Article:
In an attempt to quieten investors, and other members of the stakeholder community, many companies have not only introduced procedures and safeguards designed to minimise risk, they have also invested in computer systems designed to help control, measure and report on this activity.

Over the past few years, the ascent of the performance management system has, in many ways, mirrored the rise of its predecessor, the enterprise resource planning system. 'Business performance management is the ERP of business management,' says Nigel Youell, marketing director with performance management specialist Hyperion. 'It's all about continuous performance visibility,' he explains, 'providing fingertip access to a single version of the truth.' Performance management systems promise to help organisations grasp this holy grail, by linking disparate processes into a coherent system that facilitates collaboration and management.

They do not come cheap. According to Youell, a corporate performance management (CPM) system could cost anywhere between $50,000 (27,508) and $2.4m. This puts the big bang approach out of the reach of most organisations, so implementations typically start small in the area where the pain is greatest. Witness the activities of Great North Eastern Railways, where a CPM system from Cognos was implemented during 2003.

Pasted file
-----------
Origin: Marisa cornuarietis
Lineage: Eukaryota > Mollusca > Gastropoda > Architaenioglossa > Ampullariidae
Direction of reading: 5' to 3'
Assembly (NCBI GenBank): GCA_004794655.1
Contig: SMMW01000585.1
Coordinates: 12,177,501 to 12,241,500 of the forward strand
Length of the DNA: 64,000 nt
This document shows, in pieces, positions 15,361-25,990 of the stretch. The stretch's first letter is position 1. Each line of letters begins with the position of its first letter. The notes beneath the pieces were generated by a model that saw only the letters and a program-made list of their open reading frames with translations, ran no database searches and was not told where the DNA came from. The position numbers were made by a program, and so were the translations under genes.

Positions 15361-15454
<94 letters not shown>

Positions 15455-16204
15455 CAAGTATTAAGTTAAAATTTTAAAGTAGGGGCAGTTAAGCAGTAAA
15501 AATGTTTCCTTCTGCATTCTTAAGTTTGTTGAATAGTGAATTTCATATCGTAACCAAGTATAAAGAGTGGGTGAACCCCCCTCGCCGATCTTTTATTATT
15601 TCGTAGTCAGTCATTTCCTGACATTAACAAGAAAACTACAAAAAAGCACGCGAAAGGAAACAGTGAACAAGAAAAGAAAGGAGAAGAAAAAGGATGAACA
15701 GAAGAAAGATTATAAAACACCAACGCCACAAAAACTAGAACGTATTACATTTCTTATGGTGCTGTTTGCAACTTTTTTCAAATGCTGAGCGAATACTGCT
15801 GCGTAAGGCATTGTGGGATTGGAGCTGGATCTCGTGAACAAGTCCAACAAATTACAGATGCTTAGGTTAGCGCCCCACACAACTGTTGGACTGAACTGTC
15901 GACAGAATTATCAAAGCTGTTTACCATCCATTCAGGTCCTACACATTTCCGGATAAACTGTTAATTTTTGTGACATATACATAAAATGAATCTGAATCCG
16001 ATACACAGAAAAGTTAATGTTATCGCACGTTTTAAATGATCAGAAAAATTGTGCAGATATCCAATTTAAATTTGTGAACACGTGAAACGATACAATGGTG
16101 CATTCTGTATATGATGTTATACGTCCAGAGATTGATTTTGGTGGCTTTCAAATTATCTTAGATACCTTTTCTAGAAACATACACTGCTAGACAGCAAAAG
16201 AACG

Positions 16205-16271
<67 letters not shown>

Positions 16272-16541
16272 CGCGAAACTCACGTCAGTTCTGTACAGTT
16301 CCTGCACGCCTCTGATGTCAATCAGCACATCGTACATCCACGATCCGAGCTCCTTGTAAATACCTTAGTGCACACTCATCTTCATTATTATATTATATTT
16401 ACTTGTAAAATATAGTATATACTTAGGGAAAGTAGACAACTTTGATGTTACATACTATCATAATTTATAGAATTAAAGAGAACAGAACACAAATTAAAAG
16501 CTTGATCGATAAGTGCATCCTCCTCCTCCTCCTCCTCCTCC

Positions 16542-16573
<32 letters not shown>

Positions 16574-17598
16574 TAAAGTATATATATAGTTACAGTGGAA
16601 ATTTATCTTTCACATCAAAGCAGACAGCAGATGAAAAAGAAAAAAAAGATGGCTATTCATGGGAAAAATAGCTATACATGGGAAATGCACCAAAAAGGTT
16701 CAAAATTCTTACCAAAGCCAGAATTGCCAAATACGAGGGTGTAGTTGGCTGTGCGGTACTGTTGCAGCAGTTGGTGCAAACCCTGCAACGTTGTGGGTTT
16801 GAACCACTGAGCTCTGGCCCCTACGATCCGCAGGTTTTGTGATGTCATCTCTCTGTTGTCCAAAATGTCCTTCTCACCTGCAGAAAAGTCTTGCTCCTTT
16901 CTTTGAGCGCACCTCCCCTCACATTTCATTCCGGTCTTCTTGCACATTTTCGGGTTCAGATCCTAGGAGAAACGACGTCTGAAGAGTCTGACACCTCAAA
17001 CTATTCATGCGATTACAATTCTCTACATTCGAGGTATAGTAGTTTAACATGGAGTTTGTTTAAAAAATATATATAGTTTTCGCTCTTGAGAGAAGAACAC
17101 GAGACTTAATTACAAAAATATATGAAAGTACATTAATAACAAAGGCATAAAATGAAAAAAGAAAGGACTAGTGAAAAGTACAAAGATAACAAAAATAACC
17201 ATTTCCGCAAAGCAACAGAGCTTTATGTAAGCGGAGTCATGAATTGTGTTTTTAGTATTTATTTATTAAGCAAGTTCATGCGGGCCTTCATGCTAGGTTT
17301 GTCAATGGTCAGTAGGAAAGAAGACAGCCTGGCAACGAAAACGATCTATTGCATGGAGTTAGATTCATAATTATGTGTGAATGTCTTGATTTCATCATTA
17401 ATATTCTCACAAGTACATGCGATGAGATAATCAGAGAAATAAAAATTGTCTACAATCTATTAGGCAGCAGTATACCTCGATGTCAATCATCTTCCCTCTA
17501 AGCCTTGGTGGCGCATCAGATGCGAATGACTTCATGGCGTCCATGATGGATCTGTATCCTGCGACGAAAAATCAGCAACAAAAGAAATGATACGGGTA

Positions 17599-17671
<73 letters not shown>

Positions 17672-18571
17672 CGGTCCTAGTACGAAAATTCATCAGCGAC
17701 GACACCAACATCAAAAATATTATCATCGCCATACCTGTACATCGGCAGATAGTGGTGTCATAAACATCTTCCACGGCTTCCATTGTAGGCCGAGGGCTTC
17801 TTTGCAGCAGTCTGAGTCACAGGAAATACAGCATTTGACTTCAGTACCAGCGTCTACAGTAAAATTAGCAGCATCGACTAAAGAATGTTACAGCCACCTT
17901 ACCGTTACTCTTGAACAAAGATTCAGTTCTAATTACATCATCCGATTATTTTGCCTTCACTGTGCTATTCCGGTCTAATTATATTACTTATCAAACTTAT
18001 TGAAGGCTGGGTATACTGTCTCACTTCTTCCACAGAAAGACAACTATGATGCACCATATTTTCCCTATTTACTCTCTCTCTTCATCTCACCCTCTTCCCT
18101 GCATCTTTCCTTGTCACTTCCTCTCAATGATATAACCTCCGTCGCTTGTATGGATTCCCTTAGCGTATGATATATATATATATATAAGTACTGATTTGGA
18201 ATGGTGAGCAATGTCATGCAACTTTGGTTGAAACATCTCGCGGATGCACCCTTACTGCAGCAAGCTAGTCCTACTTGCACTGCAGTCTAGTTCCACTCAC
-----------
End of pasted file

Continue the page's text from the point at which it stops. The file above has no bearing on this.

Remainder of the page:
The system will be used by all members of senior and middle management to closely monitor key performance indicators (KPIs) such as reliability of train services, crew costs, fleet management, customer satisfaction and revenue performance. No shortage of pain there, then. But by integrating enterprise planning, score-carding and business intelligence software, managers hope to remove a great deal of it, and align the strategic objectives of the boardroom with execution, at every level of the business. 'The CPM solution will arm managers with the information required, both at a macro and micro-level, to steer the company on a successful course,' asserts Paul Thrustle, head of information systems at GNER (see box).